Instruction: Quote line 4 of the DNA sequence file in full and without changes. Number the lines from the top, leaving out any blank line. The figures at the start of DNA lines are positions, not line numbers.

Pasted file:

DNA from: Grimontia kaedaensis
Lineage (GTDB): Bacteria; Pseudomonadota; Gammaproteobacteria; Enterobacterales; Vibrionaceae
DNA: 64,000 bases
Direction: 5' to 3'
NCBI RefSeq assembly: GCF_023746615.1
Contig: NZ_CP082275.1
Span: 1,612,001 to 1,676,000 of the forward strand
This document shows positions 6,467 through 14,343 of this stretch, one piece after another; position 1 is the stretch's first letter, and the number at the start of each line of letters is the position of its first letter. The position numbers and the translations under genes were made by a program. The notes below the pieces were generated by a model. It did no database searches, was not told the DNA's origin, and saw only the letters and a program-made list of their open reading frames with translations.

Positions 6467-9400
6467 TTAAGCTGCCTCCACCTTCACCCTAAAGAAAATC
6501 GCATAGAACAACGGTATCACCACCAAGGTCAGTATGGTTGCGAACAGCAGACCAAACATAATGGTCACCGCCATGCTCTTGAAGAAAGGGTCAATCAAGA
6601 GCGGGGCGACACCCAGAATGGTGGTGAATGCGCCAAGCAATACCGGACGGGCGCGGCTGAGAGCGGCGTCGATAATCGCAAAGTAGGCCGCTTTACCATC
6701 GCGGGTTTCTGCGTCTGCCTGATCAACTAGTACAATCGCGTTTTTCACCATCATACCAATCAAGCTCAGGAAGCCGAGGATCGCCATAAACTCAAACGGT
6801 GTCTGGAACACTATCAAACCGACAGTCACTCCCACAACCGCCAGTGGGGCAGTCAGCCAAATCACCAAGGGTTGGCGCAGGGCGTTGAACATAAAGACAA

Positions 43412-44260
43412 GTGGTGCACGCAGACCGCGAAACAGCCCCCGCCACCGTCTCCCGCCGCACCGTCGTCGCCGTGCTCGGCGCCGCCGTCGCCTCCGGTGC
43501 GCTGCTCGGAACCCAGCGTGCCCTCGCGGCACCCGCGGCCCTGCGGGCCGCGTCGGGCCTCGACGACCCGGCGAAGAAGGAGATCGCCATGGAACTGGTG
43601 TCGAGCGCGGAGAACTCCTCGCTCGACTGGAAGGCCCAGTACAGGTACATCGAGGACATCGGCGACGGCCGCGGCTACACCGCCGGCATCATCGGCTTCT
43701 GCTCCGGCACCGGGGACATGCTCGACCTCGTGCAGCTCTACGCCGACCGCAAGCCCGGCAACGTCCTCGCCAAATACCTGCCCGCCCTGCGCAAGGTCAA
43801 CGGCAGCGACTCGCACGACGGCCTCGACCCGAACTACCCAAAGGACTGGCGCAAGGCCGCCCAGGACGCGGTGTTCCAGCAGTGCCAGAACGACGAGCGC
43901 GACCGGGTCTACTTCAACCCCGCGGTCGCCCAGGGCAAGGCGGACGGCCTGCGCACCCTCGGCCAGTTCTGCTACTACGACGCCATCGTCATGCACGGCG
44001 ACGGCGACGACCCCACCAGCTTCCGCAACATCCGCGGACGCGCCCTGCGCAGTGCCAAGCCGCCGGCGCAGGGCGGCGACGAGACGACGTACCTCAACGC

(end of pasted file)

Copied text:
Direction: 5' to 3'